There are seven wonders in the world, and this book is all of them. The experience of reading The Winter of the Witch is something akin to being surrounded by magic. Yet, those are still such pale, passive words for what this story was. After the wonder and elation of reading this book and flying in so real-seeming a dream, I now feel such an obscure sense of loss, like something essential is inexplicably gone. A sudden absence, creating a space for the too bright, too sharp world to rush into. There are seven wonders in the world, and this book is all of them. The experience of reading The Winter of the Witch is something akin to being surrounded by magic. Yet, those are still such pale, passive words for what this story was. After the wonder and elation of reading this book and flying in so real-seeming a dream, I now feel such an obscure sense of loss, like something essential is inexplicably gone. A sudden absence, creating a space for the too bright, too sharp world to rush into. I reckon this will not be the last time I read this series—I shall return to it again and again, drawn to it by a wistful, melancholy longing for a life I never had, a nostalgia for a time I didn't experience, and a desire to once again hold the characters’ hands.The Winter of the Witch has leapt forward to claim the title of Best Book I've Read Yet This Year. And if there’s any series, at all, that you would pick up upon my recommendation, let it be this one. So, what's this book about? Mosco is afire and the blaze carried with it all the certainty of death.Vasya had thought that she knew every horror and was beyond surprise. But whatever spark had burned in her was no match for the terror she knew when her own people pursued vengeance upon her and tried to burn her at the stakes— their hatred lit lurid by the fire of Father Konstantin’s venom-laced words.With darkness nipping at her heels and the trees whispering on every side, Vasya escapes by the thinnest of margins into the realm of Midnight where she could stay there where nothing outside could touch her, where her precarious, doomed existence is robbed of its sharp edges. But the dead are pouring into the streets of Mosco, held in the thrall of Medved, Morozko’s evil twin brother, and the Tartars are threatening to bring Rus’ to its knees. At the core of Vasya, rage and determination pulse up like the shock wave of a blast, ripping through her fear. Her loved ones need her. Mosco needs her. Rus’ needs her.The shot-silk shimmer of hope blazes all at once. And Vasya’s will can and will blow the strongest door asunder. “I am a witch,” said Vasya. Blood was running down her hand now, spoiling her grip. “I have plucked snowdrops at Midwinter, died at my own choosing, and wept for a nightingale. Now I am beyond prophecy.” I love this book so dearly. My experience of reading it was of wanting to discuss every paragraph I consumed. I felt like a glass filled with splendor and awe. Every page was a treat and my mind was afire with marvel, the lit match setting off fuse after fuse. They are so many things I want to say about this book, they fall like confetti around my head and I struggle at deciding which ones to catch and which to let fall because all I want to do is celebrate the whole it makes without dimming the experience of coming to it fresh.The Winter of the Witch is everything you want out of a Winternight novel. It’s a vivacious expansion that builds seamlessly and effortlessly on its predecessor. In language that strikes and caresses, Katherine Arden has written an absolute jewel of a novel where both concept and execution are so good that I resented having to spend time away from reading it. So much that now the absence of the story feels like a hook lodged inside my heart.The darkness in this book takes on a wilder texture and an even deeper beauty; it floods your senses and presses around you like it has physical weight. Fear seeped into my marrow and danger was a constant fizz in my throat and stomach. I read with the gaze of someone who didn’t want to listen, but who had to, who must know the end to the story. Every page was like an ax blow passing close enough to graze the tips from the down of the characters’ cheeks, and I felt the narrow stroke of luck every time they’ve managed to flee, barely unscathed, from yet another peril. A particular event completely smote my heart and filled me with the sense that it was unraveling out of my body. It’s honestly as if Harden collects her readers’ tears for her charms or something!Harden’s characters are vibrantly drawn figures who scarcely need a villain to bring their strengths and weaknesses to light since they do a perfect job of that themselves. Sasha, Olga and little Marya cut straight to my heart and I wished I could just send them an emotional boogie board to help them keep afloat. Medved’s and Konstantin’s characters are so riveting as well. I loved how Arden examines, interrogates, and endlessly probes at the tropes used to distinguish heroes, villains and the horrors they wrought. She puts her characters at a crossroads, where they stand facing each other. They’re foes, but they hold each other’s answers. You get such a tangible sense of the colliding emotion on both opposite sides, and with every page, your understanding sharpens, deepens, coming slowly and then all at once. “There are no monsters in the world, and no saints. Only infinite shades woven into the same tapestry, light and dark. One man’s monster is another man’s beloved. The wise know that.” Another aspect of this series that I immensely admired is how Arden handles with great deftness the theme of religion, by demonstrating how it can be a source for comfort and ease for some, and scathingly denouncing how others can be driven by their unquenchable lust for power to wield it to plant the seed of fear and hatred in people’s hearts, and sink their clawed hands into their minds.Now, let’s talk about the absolute darling of my heart. Vasya!Vasya’s character development is so masterly executed that the years that stretch between the first book and the last feel so far past, they feel like stories someone else had told me—half-remembered, blurred and unreal. I felt the sting of nostalgia for the savage exuberance of the child Vasya had been, the little girl who had always attacked the world, who wanted to see it but did not count the cost… before she learned the power of fear, before life had sapped her innocence and brought on a weary anger, before she discovered that the world was a perilous place for women like her.There’s a tender spot in my heart that is abound with so much love and respect for Vasya. This young woman who had chased the marvelous doom that is freedom to the world’s end, whose heart looked upon life and death and things in between without faltering, who pushed through the cold sinking tangle of anger and dismay that her people have shown her and bore their burden in addition to her own. Gosh, I love her more than I can articulate. I’m still shaken by her temerity, by the way she was driven, not by hopelessness but just pure, unfettered stubbornness, not even so much a will to live as a refusal to die. There is so much ground Vasya had never felt under her hands and feet, there is the entire world, with all its wonders still unseen, and the thought of her not letting the world hold a place hidden from her will keep my heart warmed for many years to come. “What happened? Love, betrayal, and time,” said Vasya. “What happens to anyone who grows to understand you, Medved? Living happens.” But what makes the book truly sing—other than the mastery of plot and story structure, the characters and the luxurious prose that intricately entwines scenes from the natural world and the mythic one—is how it tramples on several minor and major tropes like a boss. The Winter of the Witch is a tremendous triumph on several fronts, but it’s the way the author insists on Vasya’s agency while also allowing her space to experience and navigate first love and intimacy is what latched onto my heart the most.Morozko and Medved have painted in Vasya’s mind a picture that wraps her in a life she had never tasted or imagined...if only she’d give up everything else. Medved wanted to use her powers like a lighthouse lens, amplifying the intensity of his own gifts. Morozko wanted to protect her from the world, even the part of it that he represents, but Vasyas’s world is falling apart while his is continuing on a normal keel and they both know that this is the line past which his power can’t help her. “If I am mad, I will not be yours. And dead I will not be his,” she spoke that truth to the Bear and built her life around it.Vasya can survive without the constant lifeboat of Morozko's existence supporting her. So she tucked a little piece of his mind into a corner of hers, let go of the echo of a love she could not hold on to…and went on to do extraordinary fucking things.I genuinely love Vasya and Morozko’s relationship so much. My wizened, hardened heart fractured at the knowledge that they were each other’s person, each other’s place, and how cold and sharp the irony was, because they couldn’t even be in the same place together. I waited two books and a half for their stolen moments in shadowed places where they could be alone, where they were free to kiss and touch and drown and live and burn. I’m not even being hyperbolic when I say that Chapter 17 had me aahh-ing, and ooh-ing, and sending texts in all caps and screaming in audios to my friend. This, folks, is how you goddamn write romance. “Love is for those who know the griefs of time, for it goes hand in hand with loss. An eternity, so burdened, would be a torment. And yet—” He broke off, drew breath. “Yet what else to call it, this terror and this joy?” Through three books and years upon years of magic and family and growth, this story has burrowed into my heart and wormed into my consciousness, refusing to surrender its place. Now all I can think about is how lucky we are to have this series in the world.BLOG | TWITTER | INSTAGRAM | TUMBLR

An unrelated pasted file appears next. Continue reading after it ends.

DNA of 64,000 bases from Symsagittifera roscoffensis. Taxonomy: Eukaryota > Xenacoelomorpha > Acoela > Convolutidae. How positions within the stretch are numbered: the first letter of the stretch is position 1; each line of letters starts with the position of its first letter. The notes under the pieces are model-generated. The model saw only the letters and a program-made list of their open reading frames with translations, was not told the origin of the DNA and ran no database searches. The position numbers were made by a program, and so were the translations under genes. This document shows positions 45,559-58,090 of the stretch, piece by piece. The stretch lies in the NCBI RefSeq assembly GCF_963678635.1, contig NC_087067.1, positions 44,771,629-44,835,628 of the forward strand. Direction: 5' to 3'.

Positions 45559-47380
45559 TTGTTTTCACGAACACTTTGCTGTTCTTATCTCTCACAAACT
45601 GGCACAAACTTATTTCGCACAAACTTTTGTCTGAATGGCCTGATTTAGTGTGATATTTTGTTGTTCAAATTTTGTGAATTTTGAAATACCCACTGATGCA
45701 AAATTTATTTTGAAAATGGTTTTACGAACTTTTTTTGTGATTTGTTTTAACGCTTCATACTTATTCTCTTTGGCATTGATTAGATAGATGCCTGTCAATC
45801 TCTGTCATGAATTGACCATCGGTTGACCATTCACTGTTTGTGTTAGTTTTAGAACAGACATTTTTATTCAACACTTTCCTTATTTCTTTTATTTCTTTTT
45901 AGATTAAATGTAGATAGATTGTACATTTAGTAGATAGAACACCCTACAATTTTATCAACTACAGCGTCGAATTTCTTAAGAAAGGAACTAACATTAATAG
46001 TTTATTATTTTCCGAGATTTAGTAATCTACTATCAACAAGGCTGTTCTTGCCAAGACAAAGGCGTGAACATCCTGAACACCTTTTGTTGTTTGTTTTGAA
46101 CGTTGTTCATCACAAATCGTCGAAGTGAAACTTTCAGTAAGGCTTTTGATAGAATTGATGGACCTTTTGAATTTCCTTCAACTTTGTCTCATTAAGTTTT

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  • Emily May